Healthcare Lessons From Recent Issues at Amazon and GitLab
“This was originally published on the Dash SDK Blog, a blog featuring the latest in healthcare, security, and development practices. Read more at https://blog.dashsdk.com”
GitLab provides a SaaS platform, as well a self-hosted product for managing and hosting git repositories.
In the process of running a few commands, a developer on the GitLab team accidentally deleted a production database directory, resulting in a 300GB loss of user data from its primary database server on January 31st.
Several initial repair attempts failed. Out of the 5 backup/replication techniques deployed none were working reliably, with some not setup in the first place. Eventually GitLab managed to restore services, but not without specific data loss.
GitLab did communicate quickly with the users and was transparent with the issues they faced. You can read the timeline and postmortem communications from GitLab here.
Why Should Healthcare Organizations Care?
Human error can occur at any organization and data loss is always a possibility, therefore it is important that healthcare organizations prepare, test, and perform backup and recovery operations.
Amazon S3 is the cloud storage/object storage platform for Amazon Web Services (AWS). It is used by a large portion of companies working with AWS and known for its scalability and flexibility.
There was a service outage, where one region of S3 (US-EAST-1) became unavailable for approximately 3 hours on February 28th. Amazon S3 is said to be used by around 148,213 websites, so this issue caused widespread issues across the web.
Many websites and services were down and major issues occurred with sites including Imgur, Github, Asana, Docker Hub, and more. You can read Amazon’s summary of the event here.
Why Should Healthcare Organizations Care?
Data availability is a must for healthcare organizations and healthcare vendors. Unexpected downtime can be detrimental to overall patient care. Under HIPAA covered entities are required to create and maintain a Disaster Recovery Plan.
Is This The Death Of Cloud Services?
Simply put, no. Reverting to on-premises hardware or co-located servers does not instantly make companies more secure or less in need of backup, recovery, and failover processes. In the case of the Amazon S3 outage, creating redundancies over several regions would help mitigate outage risks. Dash can help organizations manage secure environments with public cloud platforms.
That said, both cloud platforms and SaaS companies will have to continue to prove themselves going forward. Clients will be interested in what service guarantees, safeguards, and monetary assurances there are in case of an outage or data loss. SaaS companies risk losing customers and reputation, when client data is lost or unavailable.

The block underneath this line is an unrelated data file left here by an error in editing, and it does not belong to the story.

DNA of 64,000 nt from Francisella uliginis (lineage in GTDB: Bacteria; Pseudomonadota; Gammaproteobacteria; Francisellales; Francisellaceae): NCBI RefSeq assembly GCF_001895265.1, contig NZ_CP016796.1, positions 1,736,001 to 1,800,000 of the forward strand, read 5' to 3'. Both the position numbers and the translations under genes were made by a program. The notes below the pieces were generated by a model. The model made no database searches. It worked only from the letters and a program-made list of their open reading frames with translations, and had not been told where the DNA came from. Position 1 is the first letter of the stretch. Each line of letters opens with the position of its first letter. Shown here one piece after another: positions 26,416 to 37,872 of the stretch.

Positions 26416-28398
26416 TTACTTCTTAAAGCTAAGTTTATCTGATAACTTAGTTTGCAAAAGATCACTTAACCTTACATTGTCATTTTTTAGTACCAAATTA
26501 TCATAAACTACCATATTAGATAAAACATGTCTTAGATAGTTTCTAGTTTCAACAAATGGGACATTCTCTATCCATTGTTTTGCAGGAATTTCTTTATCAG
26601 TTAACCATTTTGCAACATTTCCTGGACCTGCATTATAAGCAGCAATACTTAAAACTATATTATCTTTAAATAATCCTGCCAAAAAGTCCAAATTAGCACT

Tech and Infrastructure Considerations
Incidents at Amazon and GitLab are a reminder that organizations must plan for worst case scenarios. Here are a couple of safeguards to remember:
Test backup and recovery processes: Loss of protected health information (PHI) is a serious issue, and can impact the normal operations of healthcare organizations. It is important that teams create backup processes and test disaster recovery before an incident occurs.
Engineer for failover and availability: Services can become unavailable. Being unable to send an email campaign stinks, being unable to access patient data is a problem. Configuring virtual machines (VMs) across different regions and creating multiple nodes/replica sets for databases helps ensure up-time and availability.
Review SaaS services: Review how SaaS companies interact with your core services and fit into overall availability and emergency procedures.
Organizational Policy Considerations
Technical problems often come from failures within the organization. In the case of GitLab, one wrong command crippled core services. Here are some preventative measures organizations should consider:
Limit access to production environments: Healthcare organizations and vendors should take constant inventory of which staff have access to production environments. Production access should be limited to only necessary individuals and testing and deployment processes should be created and reviewed.
Provide continuous staff training: Staff should be trained in regards to performing backup and recovery operations, as well as managing and interacting with development and production environments.
Not only are these policies HIPAA requirements, but they are good security best practices for any organization.
Technical disasters happen. What matters is that organizations prepare for them and create and test procedures for graceful recovery.